Expanding on these contributions, we begin in section I by focusing on the details of the change in income cyclicality of top income groups in the United States. We use the Statistics of Income (SOI) data of Thomas Piketty and Emmanuel Saez (Piketty and Saez 2003, Saez 2010), which are based on tax records, to show that the average income (before taxes and transfers and excluding capital gains) accruing to those in the very top of the income distribu-tion has moved substantially more (in percentage terms) than the overall average in each boom and each recession since 1982, on average rising 5.0 percentage points more per year in each boom and falling 3.7 percentage points more per year in each recession. Before 1982, however, this was not the case.

This high cyclicality is not simply due to capital or entrepreneurial income. High-income tax units (one or more individuals filing a single return) tend to have a significant share of income from wages and salaries (including bonuses), and this type of income has roughly the same exposure to fluctuations as their nonwage income. Wage and salary income is also a major source of the change in cyclicality of top incomes. Before 1982 the wage and salary income of high-income tax units was roughly acyclical, but since 1982 it has been highly cyclical. Also, we show that the top 1 percent of earners come from a broad range of industries and occupations, and we argue that no one industry's or occupation's pay structure is driving our finding.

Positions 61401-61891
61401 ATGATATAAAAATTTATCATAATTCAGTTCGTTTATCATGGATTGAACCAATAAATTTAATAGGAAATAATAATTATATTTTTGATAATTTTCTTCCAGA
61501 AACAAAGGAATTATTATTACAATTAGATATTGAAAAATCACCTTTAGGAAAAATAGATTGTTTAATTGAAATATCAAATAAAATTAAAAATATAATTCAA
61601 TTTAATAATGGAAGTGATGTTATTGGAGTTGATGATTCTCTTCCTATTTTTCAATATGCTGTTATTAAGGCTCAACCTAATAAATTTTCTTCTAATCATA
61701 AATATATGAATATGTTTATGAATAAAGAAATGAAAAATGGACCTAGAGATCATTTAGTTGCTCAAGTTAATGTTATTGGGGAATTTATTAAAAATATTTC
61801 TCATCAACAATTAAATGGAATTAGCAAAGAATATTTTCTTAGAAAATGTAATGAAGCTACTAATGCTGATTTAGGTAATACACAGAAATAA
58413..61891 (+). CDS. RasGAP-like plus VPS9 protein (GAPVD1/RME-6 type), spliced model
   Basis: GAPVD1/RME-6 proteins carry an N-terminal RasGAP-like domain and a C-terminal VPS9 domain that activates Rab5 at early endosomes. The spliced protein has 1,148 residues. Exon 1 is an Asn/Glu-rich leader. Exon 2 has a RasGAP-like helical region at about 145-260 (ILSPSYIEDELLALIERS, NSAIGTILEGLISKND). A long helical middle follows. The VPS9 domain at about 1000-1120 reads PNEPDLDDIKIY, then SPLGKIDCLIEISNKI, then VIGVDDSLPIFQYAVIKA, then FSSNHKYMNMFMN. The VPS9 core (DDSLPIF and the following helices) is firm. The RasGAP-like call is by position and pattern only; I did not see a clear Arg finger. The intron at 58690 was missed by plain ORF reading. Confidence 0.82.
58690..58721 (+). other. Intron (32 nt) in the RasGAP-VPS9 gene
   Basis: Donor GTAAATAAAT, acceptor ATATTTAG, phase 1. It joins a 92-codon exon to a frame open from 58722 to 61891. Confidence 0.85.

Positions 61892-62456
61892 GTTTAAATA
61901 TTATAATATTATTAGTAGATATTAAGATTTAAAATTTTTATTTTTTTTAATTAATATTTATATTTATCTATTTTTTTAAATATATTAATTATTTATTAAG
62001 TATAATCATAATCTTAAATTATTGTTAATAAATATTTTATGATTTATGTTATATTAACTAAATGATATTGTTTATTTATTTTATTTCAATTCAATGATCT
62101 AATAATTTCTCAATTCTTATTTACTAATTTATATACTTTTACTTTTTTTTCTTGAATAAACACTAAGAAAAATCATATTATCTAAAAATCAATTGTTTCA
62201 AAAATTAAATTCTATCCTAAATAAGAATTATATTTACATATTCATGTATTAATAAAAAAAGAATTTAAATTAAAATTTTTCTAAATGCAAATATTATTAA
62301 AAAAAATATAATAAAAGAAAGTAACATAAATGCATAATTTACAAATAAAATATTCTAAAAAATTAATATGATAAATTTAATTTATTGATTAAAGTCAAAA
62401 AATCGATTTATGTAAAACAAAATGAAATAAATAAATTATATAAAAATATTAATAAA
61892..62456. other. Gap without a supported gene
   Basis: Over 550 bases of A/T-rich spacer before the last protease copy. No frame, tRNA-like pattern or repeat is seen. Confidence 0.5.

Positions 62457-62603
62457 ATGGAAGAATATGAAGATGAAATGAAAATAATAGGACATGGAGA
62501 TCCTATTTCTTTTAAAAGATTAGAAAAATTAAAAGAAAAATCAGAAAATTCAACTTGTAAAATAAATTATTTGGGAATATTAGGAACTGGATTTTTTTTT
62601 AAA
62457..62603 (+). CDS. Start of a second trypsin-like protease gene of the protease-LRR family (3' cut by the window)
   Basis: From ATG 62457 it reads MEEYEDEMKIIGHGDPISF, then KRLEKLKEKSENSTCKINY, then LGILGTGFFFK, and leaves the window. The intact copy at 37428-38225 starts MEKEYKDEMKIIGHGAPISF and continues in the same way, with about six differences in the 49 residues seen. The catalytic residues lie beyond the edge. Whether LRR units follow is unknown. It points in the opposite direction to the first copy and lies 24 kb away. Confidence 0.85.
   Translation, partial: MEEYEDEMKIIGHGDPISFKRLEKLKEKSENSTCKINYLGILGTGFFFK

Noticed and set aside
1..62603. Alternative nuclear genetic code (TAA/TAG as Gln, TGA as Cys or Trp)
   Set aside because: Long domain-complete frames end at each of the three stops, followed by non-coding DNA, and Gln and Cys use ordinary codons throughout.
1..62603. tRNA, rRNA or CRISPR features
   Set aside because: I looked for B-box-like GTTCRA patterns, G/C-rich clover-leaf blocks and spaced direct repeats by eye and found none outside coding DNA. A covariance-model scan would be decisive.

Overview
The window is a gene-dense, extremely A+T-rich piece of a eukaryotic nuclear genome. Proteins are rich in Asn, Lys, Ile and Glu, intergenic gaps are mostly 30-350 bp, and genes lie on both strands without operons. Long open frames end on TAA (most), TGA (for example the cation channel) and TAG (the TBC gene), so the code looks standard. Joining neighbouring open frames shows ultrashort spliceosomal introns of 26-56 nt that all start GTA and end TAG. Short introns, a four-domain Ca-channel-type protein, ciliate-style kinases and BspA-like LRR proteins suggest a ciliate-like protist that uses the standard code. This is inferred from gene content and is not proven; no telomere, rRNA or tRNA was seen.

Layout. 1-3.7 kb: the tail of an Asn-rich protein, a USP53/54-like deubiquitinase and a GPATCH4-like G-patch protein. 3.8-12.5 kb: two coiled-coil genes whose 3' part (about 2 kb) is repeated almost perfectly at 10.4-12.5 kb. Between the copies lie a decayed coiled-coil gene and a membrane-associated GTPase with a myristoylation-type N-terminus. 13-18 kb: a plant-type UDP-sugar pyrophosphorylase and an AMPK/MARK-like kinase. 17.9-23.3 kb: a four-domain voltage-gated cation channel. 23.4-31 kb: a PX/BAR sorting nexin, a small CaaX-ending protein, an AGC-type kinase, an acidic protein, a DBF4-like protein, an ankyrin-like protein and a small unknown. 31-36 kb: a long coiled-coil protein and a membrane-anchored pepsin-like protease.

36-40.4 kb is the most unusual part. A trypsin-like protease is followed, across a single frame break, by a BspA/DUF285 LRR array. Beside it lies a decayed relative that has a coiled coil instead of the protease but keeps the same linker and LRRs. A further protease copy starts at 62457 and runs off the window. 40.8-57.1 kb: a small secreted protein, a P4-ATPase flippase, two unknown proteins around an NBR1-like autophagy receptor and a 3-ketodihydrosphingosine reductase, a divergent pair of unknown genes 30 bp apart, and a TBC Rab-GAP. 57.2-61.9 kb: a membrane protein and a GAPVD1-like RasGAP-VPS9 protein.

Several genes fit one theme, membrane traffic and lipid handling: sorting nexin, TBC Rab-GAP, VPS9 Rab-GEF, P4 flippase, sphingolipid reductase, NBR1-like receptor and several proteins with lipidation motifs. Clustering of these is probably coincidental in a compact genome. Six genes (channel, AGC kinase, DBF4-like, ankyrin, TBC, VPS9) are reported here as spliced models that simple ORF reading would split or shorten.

Further, we provide three pieces of evidence that although high-income households are more likely to have stock options, our main finding is not driven by the potentially endogenous timing of the exercise of stock options. First, in the period since 1997 for which we have data, only about 22 percent of households in the top 1 percent have stock options (that is, were given stock options during the preceding year or owned stock options when surveyed), and income cyclicality of households in the top 1 percent is roughly similar if one leaves out households with stock options. Second, for a sample of top corporate executives for whom we have information about the value of options granted, we find that income calculated by including options only when granted, rather than when exercised, is highly cyclical. To be clear, this evidence in no way rules out a causal explanation that involves a general rise in pay for performance—indeed, options income is highly cyclical for those who have options, and bonus income may serve a similar purpose for those in the top 1 percent without options income. Our point is simply that the high cyclicality of the wage and salary (and overall) income of the top 1 percent is not spuriously generated by a correlation between the timing of options exercise and aggregate fluctuations. Third, as a further piece of evidence that the high cyclicality is neither due to endogenous timing of income without economic significance nor due to other measurement problems in income data, we show that the cyclicality of the consumption of households in the top of the consumption expenditure distribution—specifically, the top 5 percent by initial consumption—is also more than twice that of the average household.